Māori housing is one of the big Budget winners, with the government allocating $380 million of its $1 billion-plus spending for Māori on building 1000 new warm, dry homes and Māori housing providers, such as Hurimoana Dennis at the Te Puea Marae, has begun to look to the future with hope.
"We've never had a budget that looks like this and looks the way it does for Māori. I mean a billion dollars for Māori across the board. That's a lot of money, and now it's up to us as providers and whānau to get on and do the mahi."
Te Puea has been at the forefront of Māori housing initiatives since 2016 and, having been invited to Parliament last week for the budget, Dennis is clear about what Te Puea marae can offer to the housing situation among Māori: "So we can get on and do the mahi and the work that we do, and move our 25 heads to 52 heads.
"Five hundred and forty-odd whānau later, we're good at what we do here, and we do it with the agency sitting next to us here at the marae."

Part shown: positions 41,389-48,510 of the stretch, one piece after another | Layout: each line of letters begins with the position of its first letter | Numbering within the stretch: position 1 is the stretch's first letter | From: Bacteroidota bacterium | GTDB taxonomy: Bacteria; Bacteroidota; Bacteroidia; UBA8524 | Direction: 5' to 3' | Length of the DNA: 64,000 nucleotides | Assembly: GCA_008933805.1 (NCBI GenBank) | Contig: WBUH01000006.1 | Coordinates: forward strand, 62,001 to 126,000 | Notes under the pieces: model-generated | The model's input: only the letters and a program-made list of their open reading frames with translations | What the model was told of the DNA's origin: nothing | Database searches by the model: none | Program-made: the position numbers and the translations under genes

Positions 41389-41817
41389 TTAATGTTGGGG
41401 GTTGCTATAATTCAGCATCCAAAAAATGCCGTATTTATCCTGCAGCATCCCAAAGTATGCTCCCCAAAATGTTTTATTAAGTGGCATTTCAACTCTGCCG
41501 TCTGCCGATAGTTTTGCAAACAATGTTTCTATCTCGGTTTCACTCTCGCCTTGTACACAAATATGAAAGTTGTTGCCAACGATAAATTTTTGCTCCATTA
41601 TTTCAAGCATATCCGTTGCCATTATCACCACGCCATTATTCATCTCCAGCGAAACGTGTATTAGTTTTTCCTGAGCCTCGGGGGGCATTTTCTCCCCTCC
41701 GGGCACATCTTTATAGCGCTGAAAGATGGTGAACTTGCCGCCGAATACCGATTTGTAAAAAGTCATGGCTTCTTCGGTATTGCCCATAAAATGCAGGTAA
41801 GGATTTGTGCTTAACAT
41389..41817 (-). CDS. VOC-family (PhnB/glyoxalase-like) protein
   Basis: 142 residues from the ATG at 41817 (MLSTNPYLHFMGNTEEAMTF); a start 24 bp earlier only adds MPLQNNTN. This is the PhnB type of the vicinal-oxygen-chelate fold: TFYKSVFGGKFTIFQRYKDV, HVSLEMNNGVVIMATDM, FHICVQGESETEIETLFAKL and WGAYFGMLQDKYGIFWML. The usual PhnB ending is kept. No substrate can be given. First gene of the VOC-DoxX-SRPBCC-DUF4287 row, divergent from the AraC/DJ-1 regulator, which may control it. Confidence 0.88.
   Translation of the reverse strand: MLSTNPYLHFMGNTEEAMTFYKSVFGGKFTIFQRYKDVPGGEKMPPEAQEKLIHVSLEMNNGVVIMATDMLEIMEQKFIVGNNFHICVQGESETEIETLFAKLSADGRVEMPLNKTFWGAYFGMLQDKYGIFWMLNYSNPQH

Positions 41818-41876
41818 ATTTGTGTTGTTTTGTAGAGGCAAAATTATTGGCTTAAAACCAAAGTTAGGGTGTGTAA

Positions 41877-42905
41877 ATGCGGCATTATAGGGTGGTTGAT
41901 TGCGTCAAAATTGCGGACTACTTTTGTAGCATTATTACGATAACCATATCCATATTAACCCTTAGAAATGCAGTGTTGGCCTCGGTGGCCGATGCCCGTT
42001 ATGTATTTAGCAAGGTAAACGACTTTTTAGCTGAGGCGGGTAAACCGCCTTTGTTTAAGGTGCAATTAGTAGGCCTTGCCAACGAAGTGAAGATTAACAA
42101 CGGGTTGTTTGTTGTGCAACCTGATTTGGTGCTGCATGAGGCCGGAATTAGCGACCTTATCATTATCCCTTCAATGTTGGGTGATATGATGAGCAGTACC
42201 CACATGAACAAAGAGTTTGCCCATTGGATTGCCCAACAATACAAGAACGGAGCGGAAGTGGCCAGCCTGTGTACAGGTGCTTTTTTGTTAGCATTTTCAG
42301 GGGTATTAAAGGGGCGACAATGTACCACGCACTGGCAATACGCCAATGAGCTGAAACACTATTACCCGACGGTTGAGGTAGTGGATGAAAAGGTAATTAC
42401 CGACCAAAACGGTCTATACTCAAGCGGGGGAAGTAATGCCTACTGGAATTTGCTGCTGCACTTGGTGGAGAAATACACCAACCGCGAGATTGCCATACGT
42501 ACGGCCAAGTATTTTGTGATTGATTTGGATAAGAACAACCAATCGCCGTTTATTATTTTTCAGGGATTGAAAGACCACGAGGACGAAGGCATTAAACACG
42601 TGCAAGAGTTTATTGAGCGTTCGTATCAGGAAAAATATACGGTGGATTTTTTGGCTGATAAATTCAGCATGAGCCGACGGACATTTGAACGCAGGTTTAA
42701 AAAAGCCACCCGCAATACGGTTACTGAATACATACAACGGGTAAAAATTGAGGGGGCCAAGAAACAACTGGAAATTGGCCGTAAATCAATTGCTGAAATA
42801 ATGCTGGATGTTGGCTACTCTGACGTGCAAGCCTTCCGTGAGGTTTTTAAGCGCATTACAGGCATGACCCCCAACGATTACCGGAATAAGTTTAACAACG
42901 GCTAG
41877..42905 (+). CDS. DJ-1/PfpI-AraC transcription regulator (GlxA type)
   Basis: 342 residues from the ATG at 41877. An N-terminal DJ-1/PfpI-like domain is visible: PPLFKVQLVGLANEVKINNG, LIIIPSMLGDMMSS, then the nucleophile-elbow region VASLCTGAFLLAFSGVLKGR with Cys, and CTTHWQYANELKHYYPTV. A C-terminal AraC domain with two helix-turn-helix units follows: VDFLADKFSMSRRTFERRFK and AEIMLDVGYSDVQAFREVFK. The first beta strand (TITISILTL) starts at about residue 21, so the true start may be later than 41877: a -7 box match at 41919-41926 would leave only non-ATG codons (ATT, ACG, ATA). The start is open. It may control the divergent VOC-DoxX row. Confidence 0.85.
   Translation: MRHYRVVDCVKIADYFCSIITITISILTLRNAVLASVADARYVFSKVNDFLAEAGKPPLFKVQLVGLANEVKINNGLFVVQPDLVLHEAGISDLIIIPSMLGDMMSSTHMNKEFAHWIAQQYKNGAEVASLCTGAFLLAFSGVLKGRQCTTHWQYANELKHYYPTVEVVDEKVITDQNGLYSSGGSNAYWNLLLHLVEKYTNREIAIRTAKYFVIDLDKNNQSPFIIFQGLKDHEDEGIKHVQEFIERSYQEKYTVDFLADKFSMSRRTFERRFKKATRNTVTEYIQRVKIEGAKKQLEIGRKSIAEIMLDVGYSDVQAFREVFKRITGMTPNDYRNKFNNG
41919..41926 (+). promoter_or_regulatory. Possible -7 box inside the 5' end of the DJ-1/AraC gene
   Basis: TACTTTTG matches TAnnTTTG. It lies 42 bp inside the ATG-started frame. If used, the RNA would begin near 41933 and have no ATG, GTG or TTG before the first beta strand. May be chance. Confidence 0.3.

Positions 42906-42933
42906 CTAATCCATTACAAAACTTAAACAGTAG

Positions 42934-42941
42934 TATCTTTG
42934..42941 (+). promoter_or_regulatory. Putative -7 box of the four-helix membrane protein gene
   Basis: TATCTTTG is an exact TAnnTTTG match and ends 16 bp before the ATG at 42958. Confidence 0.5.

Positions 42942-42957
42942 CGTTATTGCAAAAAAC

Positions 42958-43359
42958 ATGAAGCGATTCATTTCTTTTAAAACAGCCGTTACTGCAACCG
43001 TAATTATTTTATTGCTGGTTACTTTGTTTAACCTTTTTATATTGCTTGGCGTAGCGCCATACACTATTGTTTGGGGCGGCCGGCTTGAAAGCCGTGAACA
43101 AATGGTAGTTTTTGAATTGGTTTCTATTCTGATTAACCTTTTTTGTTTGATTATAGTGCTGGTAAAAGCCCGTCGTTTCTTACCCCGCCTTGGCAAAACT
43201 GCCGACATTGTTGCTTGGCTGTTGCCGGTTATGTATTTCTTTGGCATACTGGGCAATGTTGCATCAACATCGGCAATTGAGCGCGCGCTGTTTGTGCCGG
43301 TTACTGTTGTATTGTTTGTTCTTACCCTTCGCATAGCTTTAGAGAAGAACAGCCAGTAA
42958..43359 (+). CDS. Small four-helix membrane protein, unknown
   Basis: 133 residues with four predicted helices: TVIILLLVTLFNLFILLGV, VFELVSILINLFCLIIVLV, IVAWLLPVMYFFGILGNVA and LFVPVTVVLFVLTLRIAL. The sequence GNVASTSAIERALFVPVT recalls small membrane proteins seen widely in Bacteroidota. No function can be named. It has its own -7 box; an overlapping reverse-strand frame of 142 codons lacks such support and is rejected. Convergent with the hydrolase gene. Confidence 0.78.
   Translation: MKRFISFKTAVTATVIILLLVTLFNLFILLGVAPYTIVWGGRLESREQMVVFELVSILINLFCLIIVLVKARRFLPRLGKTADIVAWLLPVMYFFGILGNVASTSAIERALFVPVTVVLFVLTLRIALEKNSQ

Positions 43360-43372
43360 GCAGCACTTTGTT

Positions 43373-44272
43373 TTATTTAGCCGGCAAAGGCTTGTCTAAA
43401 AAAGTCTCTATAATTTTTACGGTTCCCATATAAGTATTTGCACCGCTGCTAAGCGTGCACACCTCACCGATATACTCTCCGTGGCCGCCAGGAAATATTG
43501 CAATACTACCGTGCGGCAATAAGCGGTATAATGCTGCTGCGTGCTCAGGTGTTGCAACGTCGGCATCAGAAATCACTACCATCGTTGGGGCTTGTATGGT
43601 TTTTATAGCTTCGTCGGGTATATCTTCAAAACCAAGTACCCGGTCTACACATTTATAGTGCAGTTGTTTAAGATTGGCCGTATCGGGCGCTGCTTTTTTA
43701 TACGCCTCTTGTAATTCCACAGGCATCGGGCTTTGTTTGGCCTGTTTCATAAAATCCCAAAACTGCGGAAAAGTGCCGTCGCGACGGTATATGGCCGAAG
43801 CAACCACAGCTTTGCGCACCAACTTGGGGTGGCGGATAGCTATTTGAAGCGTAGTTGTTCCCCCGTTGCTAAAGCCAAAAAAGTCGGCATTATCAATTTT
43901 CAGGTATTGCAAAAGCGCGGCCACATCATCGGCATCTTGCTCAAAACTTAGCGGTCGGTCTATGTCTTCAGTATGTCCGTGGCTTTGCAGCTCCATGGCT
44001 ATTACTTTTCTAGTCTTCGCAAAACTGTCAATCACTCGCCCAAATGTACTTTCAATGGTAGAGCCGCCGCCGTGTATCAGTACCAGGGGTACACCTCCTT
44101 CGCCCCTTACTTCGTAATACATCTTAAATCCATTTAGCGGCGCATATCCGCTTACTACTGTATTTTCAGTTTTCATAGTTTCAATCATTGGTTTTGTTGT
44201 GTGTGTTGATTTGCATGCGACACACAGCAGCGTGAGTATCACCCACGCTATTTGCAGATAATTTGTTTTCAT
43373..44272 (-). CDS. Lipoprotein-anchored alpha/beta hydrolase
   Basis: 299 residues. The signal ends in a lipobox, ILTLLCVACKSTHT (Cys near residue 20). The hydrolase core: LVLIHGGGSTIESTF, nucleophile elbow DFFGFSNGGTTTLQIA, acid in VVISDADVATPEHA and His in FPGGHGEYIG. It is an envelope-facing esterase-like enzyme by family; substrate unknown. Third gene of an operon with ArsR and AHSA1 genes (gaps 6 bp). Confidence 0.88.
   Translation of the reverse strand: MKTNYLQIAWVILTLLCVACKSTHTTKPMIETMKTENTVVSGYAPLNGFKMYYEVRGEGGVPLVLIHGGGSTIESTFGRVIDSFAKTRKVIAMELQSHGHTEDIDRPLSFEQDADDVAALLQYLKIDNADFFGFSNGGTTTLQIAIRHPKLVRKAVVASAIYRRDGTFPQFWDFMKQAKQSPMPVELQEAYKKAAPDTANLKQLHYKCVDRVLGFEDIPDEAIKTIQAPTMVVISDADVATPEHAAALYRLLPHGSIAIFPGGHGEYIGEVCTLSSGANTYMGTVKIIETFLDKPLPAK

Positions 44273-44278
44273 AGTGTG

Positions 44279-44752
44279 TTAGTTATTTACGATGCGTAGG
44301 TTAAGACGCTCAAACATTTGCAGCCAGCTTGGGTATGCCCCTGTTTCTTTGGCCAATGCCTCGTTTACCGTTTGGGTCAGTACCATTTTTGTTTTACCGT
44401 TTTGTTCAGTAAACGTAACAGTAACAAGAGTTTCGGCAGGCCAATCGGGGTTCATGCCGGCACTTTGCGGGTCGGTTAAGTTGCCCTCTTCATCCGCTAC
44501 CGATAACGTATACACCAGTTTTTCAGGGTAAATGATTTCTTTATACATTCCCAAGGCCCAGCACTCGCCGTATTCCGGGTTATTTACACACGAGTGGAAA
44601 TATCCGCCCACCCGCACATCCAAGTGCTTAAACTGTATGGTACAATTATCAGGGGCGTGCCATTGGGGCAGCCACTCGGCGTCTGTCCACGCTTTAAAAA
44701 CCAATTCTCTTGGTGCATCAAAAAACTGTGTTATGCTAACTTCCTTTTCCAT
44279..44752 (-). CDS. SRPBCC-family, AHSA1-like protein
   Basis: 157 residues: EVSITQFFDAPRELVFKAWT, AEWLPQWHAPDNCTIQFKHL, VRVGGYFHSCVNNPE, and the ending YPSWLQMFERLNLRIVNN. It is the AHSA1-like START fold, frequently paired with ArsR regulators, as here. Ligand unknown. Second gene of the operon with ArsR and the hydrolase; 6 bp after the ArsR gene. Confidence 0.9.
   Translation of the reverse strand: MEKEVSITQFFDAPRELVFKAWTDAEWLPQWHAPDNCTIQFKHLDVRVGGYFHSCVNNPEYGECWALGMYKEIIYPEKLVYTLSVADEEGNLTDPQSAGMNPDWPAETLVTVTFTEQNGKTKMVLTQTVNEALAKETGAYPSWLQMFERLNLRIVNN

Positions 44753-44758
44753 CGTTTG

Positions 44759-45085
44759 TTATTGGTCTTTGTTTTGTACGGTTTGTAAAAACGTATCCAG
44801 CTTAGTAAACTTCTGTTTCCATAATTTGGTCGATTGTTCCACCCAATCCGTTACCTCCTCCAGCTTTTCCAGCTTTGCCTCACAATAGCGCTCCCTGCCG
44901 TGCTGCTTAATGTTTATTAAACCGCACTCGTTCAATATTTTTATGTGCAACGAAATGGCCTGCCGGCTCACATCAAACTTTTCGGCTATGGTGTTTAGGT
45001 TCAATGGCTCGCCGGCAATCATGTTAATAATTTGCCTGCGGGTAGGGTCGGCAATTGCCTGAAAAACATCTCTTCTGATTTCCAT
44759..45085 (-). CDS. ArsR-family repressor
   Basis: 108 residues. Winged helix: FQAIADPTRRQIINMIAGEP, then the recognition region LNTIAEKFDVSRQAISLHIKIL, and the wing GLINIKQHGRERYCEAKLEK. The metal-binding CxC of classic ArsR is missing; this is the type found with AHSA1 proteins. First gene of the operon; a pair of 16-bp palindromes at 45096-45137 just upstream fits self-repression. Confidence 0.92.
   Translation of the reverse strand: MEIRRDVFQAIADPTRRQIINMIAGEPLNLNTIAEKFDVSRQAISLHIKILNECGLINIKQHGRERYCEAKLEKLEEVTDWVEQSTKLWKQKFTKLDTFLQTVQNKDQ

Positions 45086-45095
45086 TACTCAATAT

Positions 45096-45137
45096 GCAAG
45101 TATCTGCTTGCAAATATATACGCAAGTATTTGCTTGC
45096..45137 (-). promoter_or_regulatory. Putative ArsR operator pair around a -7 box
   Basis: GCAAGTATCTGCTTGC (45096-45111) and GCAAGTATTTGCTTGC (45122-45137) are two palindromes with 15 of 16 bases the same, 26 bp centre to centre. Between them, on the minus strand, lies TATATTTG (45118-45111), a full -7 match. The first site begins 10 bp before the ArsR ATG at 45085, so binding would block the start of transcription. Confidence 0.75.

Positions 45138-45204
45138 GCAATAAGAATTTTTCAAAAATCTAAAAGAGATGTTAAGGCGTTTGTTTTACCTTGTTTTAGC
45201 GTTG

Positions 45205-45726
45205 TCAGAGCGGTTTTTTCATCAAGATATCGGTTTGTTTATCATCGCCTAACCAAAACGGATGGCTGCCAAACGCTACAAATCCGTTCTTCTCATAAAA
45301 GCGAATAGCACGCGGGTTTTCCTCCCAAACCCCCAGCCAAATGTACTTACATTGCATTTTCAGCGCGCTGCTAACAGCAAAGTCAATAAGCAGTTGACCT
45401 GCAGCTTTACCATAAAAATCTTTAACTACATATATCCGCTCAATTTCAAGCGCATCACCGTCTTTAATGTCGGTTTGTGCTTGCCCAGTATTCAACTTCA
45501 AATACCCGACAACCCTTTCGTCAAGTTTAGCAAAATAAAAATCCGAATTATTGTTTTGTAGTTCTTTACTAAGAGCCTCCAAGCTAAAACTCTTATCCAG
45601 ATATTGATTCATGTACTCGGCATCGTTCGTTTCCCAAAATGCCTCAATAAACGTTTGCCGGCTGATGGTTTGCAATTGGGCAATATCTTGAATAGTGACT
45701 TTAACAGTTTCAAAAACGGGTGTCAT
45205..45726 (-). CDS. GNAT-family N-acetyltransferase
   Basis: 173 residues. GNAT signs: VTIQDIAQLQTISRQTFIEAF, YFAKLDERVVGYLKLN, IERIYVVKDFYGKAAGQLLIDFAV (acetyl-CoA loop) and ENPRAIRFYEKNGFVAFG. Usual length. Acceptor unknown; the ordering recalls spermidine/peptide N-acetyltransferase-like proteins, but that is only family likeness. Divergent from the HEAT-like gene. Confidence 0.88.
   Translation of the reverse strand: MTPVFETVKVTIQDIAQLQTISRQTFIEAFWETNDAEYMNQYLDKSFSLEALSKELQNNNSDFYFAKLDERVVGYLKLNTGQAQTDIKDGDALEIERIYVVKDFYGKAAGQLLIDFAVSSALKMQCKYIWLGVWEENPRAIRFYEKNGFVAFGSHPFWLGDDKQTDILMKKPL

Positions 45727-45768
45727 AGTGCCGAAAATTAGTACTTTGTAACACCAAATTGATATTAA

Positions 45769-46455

Where help is needed
The Housing in Aotearoa: 2020 report by StatsNZ and the Building Research Association found more than two in five Māori and Pasifika people lived in damp housing. But Dennis is concerned whether the funding allocated to Māori housing will get to where it is needed most.
"You do worry in between that level at the front end, there are layers of bureaucracy, which makes it more difficult to access. More policies on top of policies and, before you know it, when it gets down to the front end, it doesn't look the way it does at the back end."
Te Puni Kōkiri has been tasked with leading repairs for 700 Māori-owned houses, aimed at improving the quality of homes for whānau in most need, while a further $30m would help iwi housing providers accelerate housing projects.
But Dennis believes that Te Puea's job isn't only to fix houses; it is also there to help fix the people.
"Being at the wrong end of statistics, that's nothing to be proud of, but it means that we as Māori have the responsibility to get in there and fix the issues."